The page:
The Wonderful Wizard Of Oz Teaches, Entertains and Scares

Wizard of Oz

Virtually everyone has seen the classic movie The Wizard of Oz starring Hollywood legend Judy Garland, including me.

But very few have ever read, or even know the complete legacy of the book.  And to say that the original tale and the history it spawned are fascinating, is a massive understatement.

The Wonderful Wizard Of Oz by L. Frank Baum was the first successful book written by the man who had lived a long and varied career.  Published in 1900 with illustrations by W.W. Denslow, this fairy tale with no heartache became an instant bestseller.

Wizard 1This pushed Baum, who wanted to do other children’s stories, to make sequel after sequel, something he was not happy with. After his passing in 1919, new Oz stories were continously produced under Baum’s name, but written by others for quite some years.  And of course film adaptations proliferated, with the aforementioned Judy Garland musical being by far the most famous.  More Oz followed over the years, with cartoons, movie remakes, film sequels and prequels, graphic adaptations, and brief allusions in Once Upon A Time, being just some of the ways the series has lived on.

As for the original story which provided the DNA for all of this imagination, The Wonderful Wizard Of Oz surprises with how accessible and easy to follow this children’s tale is.  Having read other books written within decades of Oz, sometimes the time period and style oozes through the pores of the story, making it a slight slog to get through.  But Oz does not really suffer from this problem, and it also surprises with how much of the storyline they did use for the Garland film.

We start with Dorothy, a very young orphan girl living with her Aunt and Uncle on a very desolate poor Kansas farm.  At light speed a tornado plucks Dorothy, dog Toto, and her shanty house and zips over thousands and thousands of miles to the magical land of Oz.  The house plops down on the Wicked Witch of the East and kills her.  Dorothy inherits the Witches shoes, wants to go home, and heads out on the Yellow Brick Road to ask the help of the Wizard to get back to where she once belonged.  Along the way, she bumps into a Scarecrow who wants a brain, a Tin Man who wishes a heart, and a Cowardly Lion who yearns for courage.  When they reach the Wizard, he demands they slay the Wicked Witch of the West, which they set out to do.  During a confrontation, Dorothy gets the Witch wet and she melts.  The Wizard, it turns out, is a fake and a fraud, and is also from Kansas.  When Dorothy and the Wizard attempt to return by balloon, she gets left behind by accident.  The Good Witch shows up, tells Dorothy to use the magical shoes to get home, and she does.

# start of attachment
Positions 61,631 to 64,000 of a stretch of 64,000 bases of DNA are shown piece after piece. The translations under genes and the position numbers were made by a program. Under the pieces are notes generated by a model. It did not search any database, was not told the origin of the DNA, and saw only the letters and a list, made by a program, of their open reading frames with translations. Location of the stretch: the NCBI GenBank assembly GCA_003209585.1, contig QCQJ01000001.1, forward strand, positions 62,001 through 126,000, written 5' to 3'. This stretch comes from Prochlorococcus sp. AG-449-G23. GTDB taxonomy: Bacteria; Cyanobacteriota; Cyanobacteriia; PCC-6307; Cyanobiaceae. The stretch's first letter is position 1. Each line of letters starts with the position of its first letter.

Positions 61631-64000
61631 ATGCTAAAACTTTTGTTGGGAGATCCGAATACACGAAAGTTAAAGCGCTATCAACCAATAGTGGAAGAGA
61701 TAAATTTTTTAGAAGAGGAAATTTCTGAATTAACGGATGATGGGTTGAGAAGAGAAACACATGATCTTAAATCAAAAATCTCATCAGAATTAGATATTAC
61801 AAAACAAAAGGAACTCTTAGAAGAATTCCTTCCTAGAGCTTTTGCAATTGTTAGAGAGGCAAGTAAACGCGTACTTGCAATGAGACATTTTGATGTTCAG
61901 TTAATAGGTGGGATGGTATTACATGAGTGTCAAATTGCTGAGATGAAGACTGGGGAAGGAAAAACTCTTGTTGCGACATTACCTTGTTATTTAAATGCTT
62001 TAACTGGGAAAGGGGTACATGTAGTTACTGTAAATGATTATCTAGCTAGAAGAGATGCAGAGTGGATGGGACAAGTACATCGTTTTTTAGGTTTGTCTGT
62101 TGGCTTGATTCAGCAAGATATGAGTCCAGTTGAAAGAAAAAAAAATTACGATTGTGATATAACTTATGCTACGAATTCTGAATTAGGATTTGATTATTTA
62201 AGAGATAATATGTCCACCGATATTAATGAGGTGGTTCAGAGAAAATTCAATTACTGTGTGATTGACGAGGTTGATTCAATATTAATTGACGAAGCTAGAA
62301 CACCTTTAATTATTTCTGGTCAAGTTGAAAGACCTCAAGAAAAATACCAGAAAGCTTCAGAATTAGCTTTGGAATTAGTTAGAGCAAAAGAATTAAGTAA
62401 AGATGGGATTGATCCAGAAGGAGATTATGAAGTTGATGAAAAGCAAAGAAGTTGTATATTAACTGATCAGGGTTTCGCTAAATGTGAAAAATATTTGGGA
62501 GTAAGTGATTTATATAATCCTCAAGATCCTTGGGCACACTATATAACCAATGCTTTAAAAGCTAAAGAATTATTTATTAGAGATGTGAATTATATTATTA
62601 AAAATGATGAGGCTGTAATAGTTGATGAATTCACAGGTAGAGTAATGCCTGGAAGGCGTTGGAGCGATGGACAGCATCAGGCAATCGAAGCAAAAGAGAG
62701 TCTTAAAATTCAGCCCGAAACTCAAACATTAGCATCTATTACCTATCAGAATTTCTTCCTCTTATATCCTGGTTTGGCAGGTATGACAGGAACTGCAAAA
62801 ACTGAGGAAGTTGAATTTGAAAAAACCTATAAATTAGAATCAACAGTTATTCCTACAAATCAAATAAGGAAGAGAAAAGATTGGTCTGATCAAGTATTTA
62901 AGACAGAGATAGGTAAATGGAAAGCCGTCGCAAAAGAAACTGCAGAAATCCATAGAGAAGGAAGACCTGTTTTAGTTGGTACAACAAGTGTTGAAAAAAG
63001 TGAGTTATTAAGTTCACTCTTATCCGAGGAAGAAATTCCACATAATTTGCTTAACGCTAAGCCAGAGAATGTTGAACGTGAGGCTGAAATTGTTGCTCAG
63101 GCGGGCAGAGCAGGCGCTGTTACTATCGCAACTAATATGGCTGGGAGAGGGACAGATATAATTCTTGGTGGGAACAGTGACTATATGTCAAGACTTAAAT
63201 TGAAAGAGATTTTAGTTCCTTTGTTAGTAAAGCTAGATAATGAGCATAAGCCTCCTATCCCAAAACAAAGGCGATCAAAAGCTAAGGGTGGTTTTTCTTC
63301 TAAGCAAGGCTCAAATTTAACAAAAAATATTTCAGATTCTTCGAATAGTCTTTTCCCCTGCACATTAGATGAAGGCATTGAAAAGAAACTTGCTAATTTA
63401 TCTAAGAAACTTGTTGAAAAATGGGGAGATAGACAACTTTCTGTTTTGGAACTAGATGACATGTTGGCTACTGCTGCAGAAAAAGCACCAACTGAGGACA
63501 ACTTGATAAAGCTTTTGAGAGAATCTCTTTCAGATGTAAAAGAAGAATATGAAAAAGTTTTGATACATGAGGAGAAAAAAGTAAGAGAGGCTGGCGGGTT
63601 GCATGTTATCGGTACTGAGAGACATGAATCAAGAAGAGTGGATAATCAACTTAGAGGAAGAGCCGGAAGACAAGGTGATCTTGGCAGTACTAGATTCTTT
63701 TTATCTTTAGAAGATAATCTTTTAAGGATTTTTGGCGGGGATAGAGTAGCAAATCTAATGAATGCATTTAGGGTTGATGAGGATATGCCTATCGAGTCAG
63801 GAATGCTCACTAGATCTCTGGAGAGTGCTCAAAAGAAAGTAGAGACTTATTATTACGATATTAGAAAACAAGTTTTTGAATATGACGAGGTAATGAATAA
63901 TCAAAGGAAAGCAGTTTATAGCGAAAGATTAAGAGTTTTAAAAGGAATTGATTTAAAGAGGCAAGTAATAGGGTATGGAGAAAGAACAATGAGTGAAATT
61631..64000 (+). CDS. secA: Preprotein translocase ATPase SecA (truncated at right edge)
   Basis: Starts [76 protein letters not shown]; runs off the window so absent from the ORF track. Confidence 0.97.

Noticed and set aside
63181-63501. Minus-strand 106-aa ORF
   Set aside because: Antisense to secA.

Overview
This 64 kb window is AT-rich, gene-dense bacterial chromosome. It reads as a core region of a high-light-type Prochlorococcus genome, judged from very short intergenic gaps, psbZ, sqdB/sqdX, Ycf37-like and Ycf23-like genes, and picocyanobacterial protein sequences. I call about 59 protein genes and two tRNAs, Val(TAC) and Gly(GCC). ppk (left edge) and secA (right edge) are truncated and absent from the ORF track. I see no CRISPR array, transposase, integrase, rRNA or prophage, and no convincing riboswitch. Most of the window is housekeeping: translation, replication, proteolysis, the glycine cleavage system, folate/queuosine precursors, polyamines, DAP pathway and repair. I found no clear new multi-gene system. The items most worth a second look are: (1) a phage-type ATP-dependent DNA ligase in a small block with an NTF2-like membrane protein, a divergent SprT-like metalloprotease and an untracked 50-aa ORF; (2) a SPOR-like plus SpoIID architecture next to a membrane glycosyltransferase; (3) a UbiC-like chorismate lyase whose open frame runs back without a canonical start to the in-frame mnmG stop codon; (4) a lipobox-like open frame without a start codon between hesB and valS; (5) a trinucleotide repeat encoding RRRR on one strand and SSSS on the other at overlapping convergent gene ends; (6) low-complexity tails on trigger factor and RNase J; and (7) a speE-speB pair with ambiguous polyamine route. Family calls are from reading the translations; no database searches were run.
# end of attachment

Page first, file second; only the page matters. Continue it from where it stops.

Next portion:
And you all are saying, hey that is exactly like the classic movie!

And, you would be right for the most part.

But right away, noticeable differences exist.  While the movie takes the basic blueprint from Baum, the book has a very different tack, one that is abit more gory in come cases, more metaphysical in others, and filled with tangents that are strange to say the least.

Dorothy, for one, is quite young here, and I believe her age is supposed to be about five.  Also, the “out” of it being all a dream is definitely not used, or even hinted at here.  This tale happened to Dorothy, most certainly, and Oz is a real place on Earth, a huge land surrounded by dessert.

Wizard Tin Man

A bit different.

The question of what is life screams to the reader all through any part where the Scarecrow is heavily featured, and in some ways, this also happens with the Tin Man.  His origin is not only heartbreaking, but kind of gross with its violence, making Tin Man a sad figure in all this.

Also, as they travel along the Yellow Brick Road, Dorothy and her companions face all sorts of strange obstacles, all of which are shown to be impossible to conquer, then suddenly are figured out and fixed rather quickly.  Baum really hammers home the point that each character already has what they seek, which they easily use to repeatedly save the day, they just don’t realize it yet.  Subtlety is not Baum’s strong suit here, for he wants his moral lessons to be easily transferred to the readers.

The Wonderful Wizard Of Oz moves at an extremely quick pace, with the story and setting changing every few pages.  You can tell Baum wanted the story to entertain, never stall, and impart very important life lessons.  And even over a hundred years later, it still does.


…is currently reading Divergent by Veronica Roth.


About scoopsmentalpropaganda

Married to beautiful wife. Always learning a ton of stuff. Geek with too much useless knowledge. fb page:!/pages/Scoops-Mental-Propaganda/192314550819647 twitter & twitpic: Scoopriches AboutMe Page: This site is an @Scoopriches production
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